Missing Children Fast Facts | FOX 40 WICZ TV

(CNN) — Here is a look at missing children in the United States. There are several different types of missing children: runaways, family abductions, lost or “thrown away,” and non-family abductions. Recent advances in technology, communications through public alerts and greater cooperation from law enforcement have helped solve many cases quickly.

According to the FBI’s National Crime Information Center (NCIC) Missing Person File, there are 88,040 active missing person records, of which juveniles under the age of 18 account for 33,706 (38.3%) of the records. (as of December 31, 2016)

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Missing Children Fast Facts – KPAX.com

(CNN) — Here is some background information about missing children in the United States. There are several different types of missing children: runaways, family abductions, lost or “thrown away” and non-family abductions. Recent advances in technology, communications through public alerts and greater cooperation from law enforcement have helped solve many cases quickly.

The most recent study published by the Department of Justice, from 2002, reported that of the 797,500 children reported missing in a one-year period, 203,900 were abducted by family members and 58,200 were abducted by non-relatives. One-hundred and fifteen were classified as being taken by a stranger.

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Inside the Movement to Keep Missing Kids Missing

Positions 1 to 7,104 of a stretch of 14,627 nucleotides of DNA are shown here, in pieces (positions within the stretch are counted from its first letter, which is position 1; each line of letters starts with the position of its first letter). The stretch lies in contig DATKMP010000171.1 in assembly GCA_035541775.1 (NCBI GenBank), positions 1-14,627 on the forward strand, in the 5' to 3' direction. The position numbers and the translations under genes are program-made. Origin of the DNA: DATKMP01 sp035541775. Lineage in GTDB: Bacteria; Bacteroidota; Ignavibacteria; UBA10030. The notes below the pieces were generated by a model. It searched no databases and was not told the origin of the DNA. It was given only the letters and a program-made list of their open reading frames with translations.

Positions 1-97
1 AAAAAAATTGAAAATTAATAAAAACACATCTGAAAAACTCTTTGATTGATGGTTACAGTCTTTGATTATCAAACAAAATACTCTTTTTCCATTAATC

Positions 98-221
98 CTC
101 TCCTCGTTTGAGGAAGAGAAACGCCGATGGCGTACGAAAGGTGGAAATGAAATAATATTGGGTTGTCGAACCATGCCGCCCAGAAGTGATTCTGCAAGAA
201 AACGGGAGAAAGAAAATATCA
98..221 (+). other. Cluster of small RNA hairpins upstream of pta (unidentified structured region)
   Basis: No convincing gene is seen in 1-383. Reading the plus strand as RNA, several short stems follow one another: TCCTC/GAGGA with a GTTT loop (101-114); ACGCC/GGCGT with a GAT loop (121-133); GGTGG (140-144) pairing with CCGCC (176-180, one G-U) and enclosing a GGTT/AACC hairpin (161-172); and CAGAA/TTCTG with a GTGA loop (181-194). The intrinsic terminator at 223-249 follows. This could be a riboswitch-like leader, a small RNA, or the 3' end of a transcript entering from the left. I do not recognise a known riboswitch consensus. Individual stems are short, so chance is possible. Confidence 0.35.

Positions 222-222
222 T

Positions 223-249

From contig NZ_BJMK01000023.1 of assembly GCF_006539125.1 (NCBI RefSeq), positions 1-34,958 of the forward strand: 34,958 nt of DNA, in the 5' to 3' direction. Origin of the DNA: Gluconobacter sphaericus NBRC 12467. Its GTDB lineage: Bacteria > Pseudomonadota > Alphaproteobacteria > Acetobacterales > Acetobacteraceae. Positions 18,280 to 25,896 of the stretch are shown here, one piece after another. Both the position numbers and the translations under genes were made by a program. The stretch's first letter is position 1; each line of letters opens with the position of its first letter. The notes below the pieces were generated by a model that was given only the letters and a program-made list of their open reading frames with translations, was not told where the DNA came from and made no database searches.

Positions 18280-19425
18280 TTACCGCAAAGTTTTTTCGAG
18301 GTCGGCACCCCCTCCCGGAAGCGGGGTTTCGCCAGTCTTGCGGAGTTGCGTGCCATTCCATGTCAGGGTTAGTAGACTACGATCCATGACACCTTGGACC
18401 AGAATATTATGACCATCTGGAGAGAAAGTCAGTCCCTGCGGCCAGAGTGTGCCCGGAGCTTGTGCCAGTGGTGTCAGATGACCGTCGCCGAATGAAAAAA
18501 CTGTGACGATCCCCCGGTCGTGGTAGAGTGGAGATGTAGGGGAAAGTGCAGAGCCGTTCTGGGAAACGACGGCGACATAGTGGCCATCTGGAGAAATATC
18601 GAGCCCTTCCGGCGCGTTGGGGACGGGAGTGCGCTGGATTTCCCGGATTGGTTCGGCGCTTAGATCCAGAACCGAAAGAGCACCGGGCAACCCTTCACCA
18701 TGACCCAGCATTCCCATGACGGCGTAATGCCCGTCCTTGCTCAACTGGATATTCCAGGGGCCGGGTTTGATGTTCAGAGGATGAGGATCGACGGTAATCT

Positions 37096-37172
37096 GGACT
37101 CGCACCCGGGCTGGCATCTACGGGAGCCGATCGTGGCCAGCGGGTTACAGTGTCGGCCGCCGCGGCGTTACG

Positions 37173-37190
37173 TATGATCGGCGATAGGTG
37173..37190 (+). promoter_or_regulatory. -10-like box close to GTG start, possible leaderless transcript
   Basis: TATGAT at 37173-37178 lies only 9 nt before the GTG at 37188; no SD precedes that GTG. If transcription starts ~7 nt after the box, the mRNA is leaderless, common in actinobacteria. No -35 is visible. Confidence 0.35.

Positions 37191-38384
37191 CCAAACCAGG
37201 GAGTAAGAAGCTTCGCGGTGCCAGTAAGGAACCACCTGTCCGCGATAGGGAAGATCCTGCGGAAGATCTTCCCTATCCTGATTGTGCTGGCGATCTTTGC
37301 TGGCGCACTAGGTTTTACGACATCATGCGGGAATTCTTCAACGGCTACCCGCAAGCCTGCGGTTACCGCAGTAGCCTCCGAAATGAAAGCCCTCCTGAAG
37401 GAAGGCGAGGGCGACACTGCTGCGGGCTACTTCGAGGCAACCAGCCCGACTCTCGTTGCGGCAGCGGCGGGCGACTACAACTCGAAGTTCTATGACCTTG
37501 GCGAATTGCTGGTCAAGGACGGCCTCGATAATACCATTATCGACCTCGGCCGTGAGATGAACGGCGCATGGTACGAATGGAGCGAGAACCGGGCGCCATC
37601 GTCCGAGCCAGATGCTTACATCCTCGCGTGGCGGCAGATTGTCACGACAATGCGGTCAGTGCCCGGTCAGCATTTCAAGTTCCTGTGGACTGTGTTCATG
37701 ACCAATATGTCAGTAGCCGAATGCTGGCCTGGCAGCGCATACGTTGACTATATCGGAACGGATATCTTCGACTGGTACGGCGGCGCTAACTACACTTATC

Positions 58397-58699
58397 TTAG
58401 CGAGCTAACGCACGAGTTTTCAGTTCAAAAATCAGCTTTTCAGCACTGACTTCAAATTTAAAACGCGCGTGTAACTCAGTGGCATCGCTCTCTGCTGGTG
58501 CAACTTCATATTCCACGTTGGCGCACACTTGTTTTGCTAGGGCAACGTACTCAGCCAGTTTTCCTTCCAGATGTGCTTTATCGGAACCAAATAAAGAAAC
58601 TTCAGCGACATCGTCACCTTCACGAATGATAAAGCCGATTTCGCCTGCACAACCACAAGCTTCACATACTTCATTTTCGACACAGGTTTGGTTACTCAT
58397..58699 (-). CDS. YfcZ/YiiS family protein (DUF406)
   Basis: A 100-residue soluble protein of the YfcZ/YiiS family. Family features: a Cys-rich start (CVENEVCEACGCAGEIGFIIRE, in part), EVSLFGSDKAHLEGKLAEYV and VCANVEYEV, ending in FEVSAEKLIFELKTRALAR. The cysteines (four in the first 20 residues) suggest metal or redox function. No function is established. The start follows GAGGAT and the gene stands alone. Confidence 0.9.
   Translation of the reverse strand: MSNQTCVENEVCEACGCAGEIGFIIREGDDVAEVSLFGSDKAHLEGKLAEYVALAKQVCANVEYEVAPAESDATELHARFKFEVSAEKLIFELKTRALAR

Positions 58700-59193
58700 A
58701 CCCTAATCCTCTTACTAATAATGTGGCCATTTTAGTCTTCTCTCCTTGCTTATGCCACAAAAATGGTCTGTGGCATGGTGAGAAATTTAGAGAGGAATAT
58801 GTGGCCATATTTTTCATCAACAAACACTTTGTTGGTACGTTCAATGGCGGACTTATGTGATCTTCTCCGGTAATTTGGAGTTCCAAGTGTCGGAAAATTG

After her sons didn’t return to their father after a visit with their mother last August, police discovered several typed letters while searching Faye Ku’s home. One, addressed to a friend and signed by Ku, said to cancel her phone plans and sell or get rid of her belongings, even the jewelry and cash. Another letter was addressed to her ex-husband, David Cook, the father of their boys, Sage and Isaac: “The children and I are safe among friends. Please do not send strangers who can only make life more dangerous for us.”

The FBI believes that Ku abducted the two boys when they visited her in Los Angeles. Their father, who lives near Seattle, had custody. With few traces to follow—Ku left behind her credit cards and driver’s license and her and the boys’ electronic devices—the FBI is picking apart her letters. Indicating the three of them are “among friends” suggests that Ku has help keeping herself and the boys underground, and law enforcement is focusing efforts on parts of the U.S. and abroad where she is believed to have connections.

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Missing children cases that changed everything – News – NorthJersey.com

We know the names. We can see the faces.

Joan D’Alessandro. Amber Hagerman. Megan Kanka. Adam Walsh. Polly Klaas. Samantha Runnion. Madeleine McCann. Jaycee Dugard. Etan Patz.